1. Nov 16, 2005

### dervast

Hi i need to read somewhere about polarization. What polariation is.. Why we need it? What types of polarization exist and what are the differences.. and so on

2. Nov 16, 2005

### marlon

Here and here you go...

feel free to ask more clarification, if you need.

marlon

3. Nov 16, 2005

### marlon

using a simple vocabularium, one could define polarization as the "way" a material reacts when you apply an incident electric field onto it.

Reacts means (and this is the clue) the change in charge distribution. Like for example the way the electron cloud will change its structure because of this incident E-field.

this E-field has a frequency and depending on that value, you get different contributions to the polarization. Ie, different mechanism react to the incident E-field like dipoles, ionic contribution, electronic contribution...

Another classical example is this : suppose you have 5 + charges and 5 - charges that are randomly distributed in a medium. the net charge is zero. If you apply a voltage onto this medium, the - charges will go to the positive side (electrode) and the + charges wil go to the negative side. Now you do have a net charge in the medium, you see ?

marlon

4. Nov 16, 2005

### dervast

Thx i ll read your interesting links.. I am asking because we are using polarization in wireless communications.. and he polarization seems to be a factor that alters somehow the attributes of the signals/

5. Nov 16, 2005

### Ouabache

Polarization is important in wireless communications. This technology comes from one that has been developed since 19th century, radio communications. When radio waves are generated, the polarity of the electric field defines the polarity of the antenna. The electric field is perpendicular (orthogonal) to the magnetic field in a linearly polarized antenna.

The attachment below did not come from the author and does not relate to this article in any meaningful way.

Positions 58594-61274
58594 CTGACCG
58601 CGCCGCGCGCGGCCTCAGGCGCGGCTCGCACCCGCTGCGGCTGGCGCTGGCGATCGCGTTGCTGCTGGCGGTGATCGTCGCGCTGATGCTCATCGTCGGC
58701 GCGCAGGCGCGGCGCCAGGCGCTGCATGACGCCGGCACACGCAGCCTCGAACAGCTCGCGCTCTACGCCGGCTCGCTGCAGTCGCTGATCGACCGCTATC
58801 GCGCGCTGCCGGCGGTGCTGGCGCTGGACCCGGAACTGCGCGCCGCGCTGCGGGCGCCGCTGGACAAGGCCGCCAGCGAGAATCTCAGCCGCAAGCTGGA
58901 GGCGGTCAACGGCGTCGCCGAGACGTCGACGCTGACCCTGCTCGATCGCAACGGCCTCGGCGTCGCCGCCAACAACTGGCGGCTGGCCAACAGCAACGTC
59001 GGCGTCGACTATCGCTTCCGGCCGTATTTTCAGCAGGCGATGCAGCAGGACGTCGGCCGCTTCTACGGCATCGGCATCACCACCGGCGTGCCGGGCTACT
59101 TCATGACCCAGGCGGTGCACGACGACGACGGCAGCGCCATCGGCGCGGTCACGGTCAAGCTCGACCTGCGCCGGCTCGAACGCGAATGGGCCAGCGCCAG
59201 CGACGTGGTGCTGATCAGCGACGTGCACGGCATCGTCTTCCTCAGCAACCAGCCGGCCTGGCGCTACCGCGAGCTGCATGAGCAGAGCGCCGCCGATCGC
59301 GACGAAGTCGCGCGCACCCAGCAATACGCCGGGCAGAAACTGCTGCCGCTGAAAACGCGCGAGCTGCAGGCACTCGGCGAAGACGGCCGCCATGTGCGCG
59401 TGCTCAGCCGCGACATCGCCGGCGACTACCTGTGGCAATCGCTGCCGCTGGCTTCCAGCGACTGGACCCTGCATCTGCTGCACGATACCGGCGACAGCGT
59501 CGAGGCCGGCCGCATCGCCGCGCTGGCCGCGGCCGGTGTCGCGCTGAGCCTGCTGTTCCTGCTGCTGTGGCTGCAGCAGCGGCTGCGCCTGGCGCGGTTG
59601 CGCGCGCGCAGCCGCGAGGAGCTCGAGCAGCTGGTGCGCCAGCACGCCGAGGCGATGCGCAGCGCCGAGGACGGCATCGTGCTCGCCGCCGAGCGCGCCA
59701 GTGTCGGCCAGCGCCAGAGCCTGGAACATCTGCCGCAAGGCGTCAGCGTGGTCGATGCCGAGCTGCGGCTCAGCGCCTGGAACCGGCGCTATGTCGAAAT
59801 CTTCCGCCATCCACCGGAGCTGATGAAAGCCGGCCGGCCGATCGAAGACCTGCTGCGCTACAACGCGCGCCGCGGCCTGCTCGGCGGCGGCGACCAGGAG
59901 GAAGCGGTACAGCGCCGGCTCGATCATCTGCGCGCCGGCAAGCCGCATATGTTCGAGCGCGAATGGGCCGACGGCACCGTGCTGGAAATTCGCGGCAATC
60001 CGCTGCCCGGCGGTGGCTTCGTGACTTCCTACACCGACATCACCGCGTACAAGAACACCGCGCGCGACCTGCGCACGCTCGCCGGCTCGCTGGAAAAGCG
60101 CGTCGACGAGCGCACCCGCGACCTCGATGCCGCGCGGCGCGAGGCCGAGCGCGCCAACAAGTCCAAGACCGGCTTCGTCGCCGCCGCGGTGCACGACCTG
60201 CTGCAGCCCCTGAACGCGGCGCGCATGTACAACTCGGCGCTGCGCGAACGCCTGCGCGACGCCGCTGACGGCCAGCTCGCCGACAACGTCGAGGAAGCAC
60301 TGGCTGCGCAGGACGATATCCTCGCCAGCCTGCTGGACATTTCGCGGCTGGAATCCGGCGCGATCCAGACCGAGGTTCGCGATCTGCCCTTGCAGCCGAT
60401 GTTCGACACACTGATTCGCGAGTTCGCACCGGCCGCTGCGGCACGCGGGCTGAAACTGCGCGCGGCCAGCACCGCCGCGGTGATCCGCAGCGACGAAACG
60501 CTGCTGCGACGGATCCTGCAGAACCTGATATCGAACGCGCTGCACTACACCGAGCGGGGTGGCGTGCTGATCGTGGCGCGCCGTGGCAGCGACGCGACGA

Here is a http://www.hp.com/rnd/images/pdf_html/antennas_figure7.jpg [Broken] example of horizontal versus vertical linear polarization (They are showing the orientation of the electric field). A recieving antenna ought to be of the same polarity as the transmitting antenna to recieve the maximum signal. That does not mean you cannot use a horizontal antenna to recieve a vertically polarized radio wave or vice versa. I've done it.. However it is not as efficient as the signal is attenuated. Both of these antennas radiate linearly polarized waves.

Other kinds of polarization are circular or more generally elliptical. In circular polarization, the orientation of both the electric field and magnetic field rotate through 360 degrees. Depending on which way the field rotates, a circularly polarized wave may be clockwise or counterclockwise. marlon's second ref is a good technical discussion of what I have given.

[edited by Russ on request]

Last edited by a moderator: May 2, 2017